Great Writers Show Their Appreciation

We launched Top Ten Books because we had to know: Which books do our favorite authors deem the best ever written? When they gave us the answer we wanted more: Why do these particular titles mean so much to them? So we asked some of ‘em to write a short appreciation of one of their picks. A.L. Kennedy, Stephen King, Margot Livesey, Lydia Millet and Tom Wolfe are among the writers who expressed their admiration for works that range from uber-classics such as The Bible to obscure gems including "Red the Fiend" by Gilbert Sorrentino. The result is a wealth of titles with personalized recommendations from leading writers. Over the next few months we will be highlighting these appreciations so that we readers can better understand why these works matter to those whose books matter so much to us.

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Kathryn Harrison on Kobo Abe

Kobo Abe (1924-1973) was a giant of post-war Japanese literature, whose novels and plays captured the alienation and loss of identity his society wrestled with after their defeat. Abe’s personal history sensitized him to these dynamics. While he was young, his father took the family to Manchuria, in northern China, where he practiced medicine. Japan soon invaded and then brutally occupied the province, developing Abe’s lifelong ambivalence with his nation.

After the war, he explored the profound sense of confusion and loss in Japan’s growing urban centers through deeply imagined absurdist works that are often described as Kafakaesque. His major works include:

William Boyd

Top Ten Land welcomes William Boyd while the Scottish writer is firing on all cylinders. His 16th novel, Trio, is receiving glowing reviews for its tale of three people leading secret lives – a movie producer, a novelist and an actress – who are making a disaster-plagued British film in 1968, a year when Britain was still swingin' as the world was coming apart.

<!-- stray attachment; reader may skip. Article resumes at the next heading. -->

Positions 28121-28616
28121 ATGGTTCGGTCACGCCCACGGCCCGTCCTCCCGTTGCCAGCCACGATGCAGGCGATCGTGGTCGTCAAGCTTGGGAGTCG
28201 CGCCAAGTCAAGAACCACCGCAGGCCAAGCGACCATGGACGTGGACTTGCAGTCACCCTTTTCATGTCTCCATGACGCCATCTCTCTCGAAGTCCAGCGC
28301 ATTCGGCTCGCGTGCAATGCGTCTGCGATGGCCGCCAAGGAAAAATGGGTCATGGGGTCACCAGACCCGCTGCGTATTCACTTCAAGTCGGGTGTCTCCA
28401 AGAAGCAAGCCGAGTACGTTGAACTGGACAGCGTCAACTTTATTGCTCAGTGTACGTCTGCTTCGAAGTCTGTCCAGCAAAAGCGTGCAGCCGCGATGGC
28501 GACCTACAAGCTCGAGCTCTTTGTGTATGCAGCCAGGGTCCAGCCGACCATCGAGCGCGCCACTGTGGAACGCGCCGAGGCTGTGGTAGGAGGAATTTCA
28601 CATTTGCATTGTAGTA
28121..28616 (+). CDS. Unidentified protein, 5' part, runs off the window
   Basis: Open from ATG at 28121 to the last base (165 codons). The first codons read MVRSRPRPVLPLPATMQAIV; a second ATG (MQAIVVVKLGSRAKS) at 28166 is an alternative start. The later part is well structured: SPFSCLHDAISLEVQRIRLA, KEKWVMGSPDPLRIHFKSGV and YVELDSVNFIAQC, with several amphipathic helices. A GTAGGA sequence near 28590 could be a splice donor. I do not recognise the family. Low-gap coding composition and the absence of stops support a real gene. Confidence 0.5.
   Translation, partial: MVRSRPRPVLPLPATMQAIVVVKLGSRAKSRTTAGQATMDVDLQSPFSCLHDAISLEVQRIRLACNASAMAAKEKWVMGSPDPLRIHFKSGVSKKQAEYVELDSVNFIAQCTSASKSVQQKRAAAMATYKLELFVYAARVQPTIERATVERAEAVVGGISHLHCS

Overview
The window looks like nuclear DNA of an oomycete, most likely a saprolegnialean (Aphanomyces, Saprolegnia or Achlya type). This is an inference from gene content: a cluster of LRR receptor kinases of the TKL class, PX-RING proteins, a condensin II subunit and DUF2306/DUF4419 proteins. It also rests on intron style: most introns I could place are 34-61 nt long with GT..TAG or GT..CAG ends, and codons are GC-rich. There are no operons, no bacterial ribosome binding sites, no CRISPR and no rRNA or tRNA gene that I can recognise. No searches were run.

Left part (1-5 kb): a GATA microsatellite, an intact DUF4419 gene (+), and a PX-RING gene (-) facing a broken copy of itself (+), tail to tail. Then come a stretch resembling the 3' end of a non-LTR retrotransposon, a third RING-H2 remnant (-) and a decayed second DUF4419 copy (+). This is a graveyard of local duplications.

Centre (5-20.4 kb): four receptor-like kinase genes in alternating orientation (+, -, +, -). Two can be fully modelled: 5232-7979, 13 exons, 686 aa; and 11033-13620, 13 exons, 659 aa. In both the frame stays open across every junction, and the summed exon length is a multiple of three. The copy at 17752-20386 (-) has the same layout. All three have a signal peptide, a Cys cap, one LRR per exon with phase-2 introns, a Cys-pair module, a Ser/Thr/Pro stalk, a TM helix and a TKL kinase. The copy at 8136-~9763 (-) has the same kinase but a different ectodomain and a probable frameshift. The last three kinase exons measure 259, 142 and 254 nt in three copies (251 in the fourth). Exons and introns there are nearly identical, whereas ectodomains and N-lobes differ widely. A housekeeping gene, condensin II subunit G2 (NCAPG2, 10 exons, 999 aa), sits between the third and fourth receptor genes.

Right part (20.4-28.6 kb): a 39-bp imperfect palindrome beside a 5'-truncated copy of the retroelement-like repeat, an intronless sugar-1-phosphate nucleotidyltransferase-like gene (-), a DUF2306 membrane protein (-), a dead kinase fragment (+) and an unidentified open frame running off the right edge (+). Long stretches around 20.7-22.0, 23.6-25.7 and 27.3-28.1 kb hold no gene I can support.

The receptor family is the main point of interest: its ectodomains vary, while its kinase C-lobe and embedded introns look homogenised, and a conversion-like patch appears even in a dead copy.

Iain Pears

Iain Pears – whose appreciation of Georges Simenon’s Maigret novels appears at right - is an English novelist who often draws on his expertise as an art historian to craft literary mysteries. His first novel, The Raphael Affair (1991), introduced Jonathan Argyll, a detective art historian who works with the Italian Art Squad. The six other novels in the series include The Titian Committee (1992), The Bernini Bust (1993) and The Immaculate Deception (2000).

David Leavitt

“Would you be willing to ask Siri how to assassinate Trump?”

That’s the opening question in David Leavitt’s daring new comedy of manners, Shelter in Place, which revolves around a group of New Yorkers who have gathered in a stately Connecticut home just four days after the 2016 election.

That question itself is not what it seems – rather than an invitation to murder (Siri can’t do that, yet) it is a test of the group’s moral compass and its willingness to speak freely – and neither is the novel.

John Banville

John Banville’s new novel, Snow, begins with this magnificent grabber: “‘I’m a priest, for Christ’s sake – how can this be happening to me?’”

We learn straight away what happened to him on a snowy Irish night in 1957 – a mutilative murder most foul.

The urgent question, of course, is whodunit? Banville moves toward the answer in a suspenseful, beautifully written story that invokes many of the classic elements of Agatha Christie-era mysteries.

Ian Rankin

Edinburgh’s mandatory retirement age for police forced Inspector John Rebus to retire in 2007, as Ian Rankin detailed in Exit Music. That was six books ago. A Song for the Dark Times, the 23rd installment of the internationally acclaimed Rebus series, finds the cantankerous crime stopper with a bum heart and lungs, a broken down Saab and two mysteries to solve.

Sue Miller

Bestselling author and Top Ten contributor Sue Miller is receiving glowing reviews for her latest novel, Monogamy. It’s no surprise since this story showcases what Miller does so exquisitely: provide a richly detailed, poignant and surprising portrait of the contemporary family, through an engrossing story.